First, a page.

Talking about that time a whole apartment building was picked up and moved in Albany

The Fort Frederick Apartments in Albany -- which now stands on State Street near the Capitol -- originally started out at Swan and Washington Ave. It was moved a block south in 1926 to make way for construction of the Smith Building.

Yep, they literally picked up the whole building and moved it.

That episode will be at the center of a talk by Albany city historian Tony Opalka and longtime local architect Harris Sanders at the the Albany Public Library's Pine Hills branch January 18.

Opalka and Sanders will be talking the Fort Frederick's move, the city's geology and how it affects the way buildings are constructed, along with a bunch of other local architecture bits.

Here's an old photo showing the Fort Frederick standing along Washington Ave (it looks like the date attributed to the photo might be wrong).

The talk at the Pine Hills branch is Wednesday, January 18 at 6:30 pm. It's sponsored by the Friends of the Albany Public Library. It's free and open to the public.

Harris Sanders
If you're not familiar with Harris Sanders, you're almost surely familiar with many of his buildings -- they're all over this area. But his most famous local architectural work is... a dog. Yep -- he came up with the idea of putting Nipper atop what was then a distribution warehouse for RCA products.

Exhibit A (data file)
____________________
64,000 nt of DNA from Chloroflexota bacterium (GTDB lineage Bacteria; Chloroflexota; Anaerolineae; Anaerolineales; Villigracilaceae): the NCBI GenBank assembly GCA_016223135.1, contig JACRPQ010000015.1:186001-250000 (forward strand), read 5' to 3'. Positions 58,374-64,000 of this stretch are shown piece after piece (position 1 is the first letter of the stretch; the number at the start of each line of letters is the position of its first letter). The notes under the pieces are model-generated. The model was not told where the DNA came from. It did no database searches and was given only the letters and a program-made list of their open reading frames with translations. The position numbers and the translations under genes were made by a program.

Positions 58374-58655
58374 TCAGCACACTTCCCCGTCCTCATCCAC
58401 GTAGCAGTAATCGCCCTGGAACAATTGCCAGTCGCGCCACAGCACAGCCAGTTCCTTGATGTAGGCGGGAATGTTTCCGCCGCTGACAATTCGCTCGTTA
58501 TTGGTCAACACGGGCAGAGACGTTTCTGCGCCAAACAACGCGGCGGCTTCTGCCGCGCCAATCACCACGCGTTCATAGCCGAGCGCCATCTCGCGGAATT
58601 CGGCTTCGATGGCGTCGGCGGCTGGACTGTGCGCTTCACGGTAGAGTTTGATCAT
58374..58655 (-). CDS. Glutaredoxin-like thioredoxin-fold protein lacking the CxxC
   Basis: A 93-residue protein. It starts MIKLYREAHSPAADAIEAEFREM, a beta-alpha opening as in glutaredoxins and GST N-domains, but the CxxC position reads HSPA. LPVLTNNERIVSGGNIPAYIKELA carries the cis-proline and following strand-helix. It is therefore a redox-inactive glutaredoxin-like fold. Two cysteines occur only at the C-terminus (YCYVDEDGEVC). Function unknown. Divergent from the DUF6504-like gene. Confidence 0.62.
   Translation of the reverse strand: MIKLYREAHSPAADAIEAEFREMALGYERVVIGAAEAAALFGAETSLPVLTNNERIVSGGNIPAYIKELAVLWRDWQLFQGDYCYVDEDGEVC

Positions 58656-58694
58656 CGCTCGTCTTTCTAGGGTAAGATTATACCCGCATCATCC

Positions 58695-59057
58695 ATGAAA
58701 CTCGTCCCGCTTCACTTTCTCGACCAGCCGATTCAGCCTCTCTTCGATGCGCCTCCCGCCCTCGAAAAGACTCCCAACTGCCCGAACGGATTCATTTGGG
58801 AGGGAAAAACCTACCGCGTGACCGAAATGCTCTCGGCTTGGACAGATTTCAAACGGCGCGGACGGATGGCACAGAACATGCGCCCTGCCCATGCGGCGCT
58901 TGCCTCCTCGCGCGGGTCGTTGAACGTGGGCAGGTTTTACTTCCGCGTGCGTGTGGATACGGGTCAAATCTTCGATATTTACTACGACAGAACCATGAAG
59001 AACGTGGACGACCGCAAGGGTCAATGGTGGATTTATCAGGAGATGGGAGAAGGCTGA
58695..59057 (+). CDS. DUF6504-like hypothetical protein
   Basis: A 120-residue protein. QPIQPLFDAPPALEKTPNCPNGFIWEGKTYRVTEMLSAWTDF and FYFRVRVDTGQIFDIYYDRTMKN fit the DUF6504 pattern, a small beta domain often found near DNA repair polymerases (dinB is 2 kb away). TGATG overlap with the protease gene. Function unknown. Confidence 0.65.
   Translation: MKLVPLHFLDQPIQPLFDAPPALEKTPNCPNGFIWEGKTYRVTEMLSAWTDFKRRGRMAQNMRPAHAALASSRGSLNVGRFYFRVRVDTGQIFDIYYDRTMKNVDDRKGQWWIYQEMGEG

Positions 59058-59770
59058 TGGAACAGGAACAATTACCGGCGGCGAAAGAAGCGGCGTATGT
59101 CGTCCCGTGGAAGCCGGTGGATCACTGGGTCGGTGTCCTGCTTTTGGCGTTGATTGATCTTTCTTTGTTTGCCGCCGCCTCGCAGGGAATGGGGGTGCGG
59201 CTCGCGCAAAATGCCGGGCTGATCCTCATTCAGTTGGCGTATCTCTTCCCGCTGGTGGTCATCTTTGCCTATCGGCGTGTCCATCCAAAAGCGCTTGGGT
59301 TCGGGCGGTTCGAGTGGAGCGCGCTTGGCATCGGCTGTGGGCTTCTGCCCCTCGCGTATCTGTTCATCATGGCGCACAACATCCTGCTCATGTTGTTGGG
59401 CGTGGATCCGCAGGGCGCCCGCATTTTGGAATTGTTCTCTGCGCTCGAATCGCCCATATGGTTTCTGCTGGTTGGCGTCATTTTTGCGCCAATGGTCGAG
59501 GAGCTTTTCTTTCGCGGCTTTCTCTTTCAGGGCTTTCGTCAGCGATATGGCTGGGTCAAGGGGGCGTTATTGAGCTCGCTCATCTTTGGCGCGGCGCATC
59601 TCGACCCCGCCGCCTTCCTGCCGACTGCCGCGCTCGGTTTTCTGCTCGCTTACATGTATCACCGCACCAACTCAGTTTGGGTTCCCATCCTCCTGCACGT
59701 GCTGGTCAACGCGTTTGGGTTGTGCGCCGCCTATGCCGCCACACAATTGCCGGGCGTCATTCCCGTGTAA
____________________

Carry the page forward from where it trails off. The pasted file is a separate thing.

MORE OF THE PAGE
Check out this profile of Sanders from a few years back by Joseph Dalton.

Earlier on AOA: Albany, sliding between past and present


They actually didn't "pick it up," per se--it was moved on rails, which can still be seen supporting the rear left side of the building if you walk into the alley on the downhill side of it. Pretty cool!

Jeff, that's awesome! Thanks for the clarification and the tip. You've made this afternoon's walk home from the bus even more interesting!

I think the steeple in the background is of Westminster Presbyterian Church. The church burned around 1928 and was rebuilt on the same site around 1929. Compare this steeple against the steeple today, and that might narrow down the date of this photo.

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